Allium Restaurant: lilies and onions

The Chef de Cuisine from the illustrious Herbfarm in Woodinville, Wash. is coming to town. And she’s bringing with her a wickedly talented pastry chef.

Hand-picked by Christina Orchid to receive the keys to the restaurant that housed Christina’s, chef Lisa Nakamura is bringing her own culinary mystique to create a new restaurant named Allium, after the lily family, which includes onions and garlic. Though the restaurant won’t be “fine dining,” Nakamura said Allium’s menu will draw upon classic French technique, with exotic flavor profiles from experience gained overseas. Allium’s mid-range prices reflect her hope that guests will feel welcomed and come back once a week, not just once a year.

“I hope this restaurant becomes part of the community,” Nakamura said.

The sample menu includes greens and dressings or carrot soup with pistachio crisps and ginger crème fraiche for starters, and entrees like pan-roasted black cod with olive risotto and pickled kumquats. Dessert offerings include a lemon-lime meringue tarte with candied citrus mascarpone or chocolate pudding with cinnamon and peanut butter cookies.

“The dining room will have a warm and casual ambiance. The menu will change frequently, to keep in stride with the growing season while concentrating on the bounty of simple, fresh Pacific Northwest flavors,” said Allium’s publicist, Janna Wemmer. Nakamura said the restaurant will be a family affair: her sister and niece are busy helping her repaint the walls a soft cream color and otherwise set things in order for the grand opening on Memorial Day weekend. Pastry chef Anna Harlow-Truscott comes along with Nakamura from the Herbfarm.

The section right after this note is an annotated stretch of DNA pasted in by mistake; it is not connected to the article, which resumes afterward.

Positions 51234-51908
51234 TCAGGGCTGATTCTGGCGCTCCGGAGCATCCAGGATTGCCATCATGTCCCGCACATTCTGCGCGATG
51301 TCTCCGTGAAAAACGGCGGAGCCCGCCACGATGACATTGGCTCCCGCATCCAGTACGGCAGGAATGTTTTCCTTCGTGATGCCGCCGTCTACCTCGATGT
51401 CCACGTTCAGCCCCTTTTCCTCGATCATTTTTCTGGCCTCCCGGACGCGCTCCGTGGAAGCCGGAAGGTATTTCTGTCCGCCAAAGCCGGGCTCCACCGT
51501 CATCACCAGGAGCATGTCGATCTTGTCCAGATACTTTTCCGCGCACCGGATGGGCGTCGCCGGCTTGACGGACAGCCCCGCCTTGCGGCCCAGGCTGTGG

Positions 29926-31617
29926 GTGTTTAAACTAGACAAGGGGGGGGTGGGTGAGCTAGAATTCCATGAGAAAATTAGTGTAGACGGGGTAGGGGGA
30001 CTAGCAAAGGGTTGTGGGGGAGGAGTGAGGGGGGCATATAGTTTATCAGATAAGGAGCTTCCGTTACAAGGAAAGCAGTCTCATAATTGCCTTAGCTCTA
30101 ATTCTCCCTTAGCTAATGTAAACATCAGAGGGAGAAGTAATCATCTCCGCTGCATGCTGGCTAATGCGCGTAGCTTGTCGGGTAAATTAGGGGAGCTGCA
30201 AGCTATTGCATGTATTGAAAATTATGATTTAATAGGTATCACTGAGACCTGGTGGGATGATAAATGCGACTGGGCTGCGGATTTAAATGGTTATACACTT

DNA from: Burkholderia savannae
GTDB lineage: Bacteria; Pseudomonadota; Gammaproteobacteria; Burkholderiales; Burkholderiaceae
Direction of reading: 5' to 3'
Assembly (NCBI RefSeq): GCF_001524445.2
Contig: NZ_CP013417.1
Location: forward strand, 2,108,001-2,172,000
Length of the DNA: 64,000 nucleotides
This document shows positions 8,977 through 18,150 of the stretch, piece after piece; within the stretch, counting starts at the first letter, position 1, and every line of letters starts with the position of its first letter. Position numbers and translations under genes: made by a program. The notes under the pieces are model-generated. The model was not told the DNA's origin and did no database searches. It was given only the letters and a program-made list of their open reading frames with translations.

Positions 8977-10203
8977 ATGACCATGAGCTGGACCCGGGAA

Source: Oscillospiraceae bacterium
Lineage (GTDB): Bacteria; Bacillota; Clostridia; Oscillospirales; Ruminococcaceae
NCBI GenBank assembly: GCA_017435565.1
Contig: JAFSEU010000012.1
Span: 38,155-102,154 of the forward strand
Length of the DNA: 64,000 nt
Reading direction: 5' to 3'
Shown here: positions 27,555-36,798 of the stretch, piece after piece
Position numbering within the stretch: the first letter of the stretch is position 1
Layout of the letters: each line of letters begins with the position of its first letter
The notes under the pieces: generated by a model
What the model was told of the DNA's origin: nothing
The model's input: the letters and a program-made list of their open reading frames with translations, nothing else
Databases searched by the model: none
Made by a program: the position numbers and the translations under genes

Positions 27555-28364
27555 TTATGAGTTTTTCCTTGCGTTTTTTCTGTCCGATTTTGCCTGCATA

Nakamura’s resume includes eminent eateries: National Geographic called the Herbfarm “the No. 1 destination restaurant in the world.” The gourmet restaurant offers $250 thematic nine-course dinners – for example, the “Spring Forager’s Dinner” – highlighting mouth-watering, luxurious ingredients like water grown wasabi root and artisanal caviars.

Nakamura also served as Sous Chef at Thomas Keller’s famed three-star French Laundry in Napa Valley, Calif. and cooked in exotic locales like Seoul, Munich, Paris, and New Orleans.

Nakamura attended L’Academie de Cuisine on scholarships and graduated with the highest honors. One of “these two crazy French guys” accepted her for an internship she described as “a trial by fire.” Her first real life test? Chocolate souffles, and they came out beautifully.

Nakamura contacted Christina with her proposal after being tipped off by a culinary acquaintance that the Orchids were looking for a chef to run the restaurant. She said Christina received quite a few phone calls from interested chefs.

“It’s a huge honor to be able to take over this place,” Nakamura said. “I hope to make her proud.”

She said she learned gracious service during her years as a flight attendant, and finds her undergraduate degree in botany useful in the kitchen. Born and raised in Hilo, Hawaii, Nakamura is thrilled to be living on Orcas Island.

“People in this town have been very welcoming, warm and gracious,” she said.

Her husband, Andrew Shiosaki, works as an industrial designer in Seattle and is supportive of her new venture. “He’s always said I need to have my own restaurant,” she said. After fifteen years of cooking under others, it’s about time.

The restaurant will be open six days a week during summers and four days a week in the winter.

For more information, call 376.4904 or visit www.alliumonorcas.com.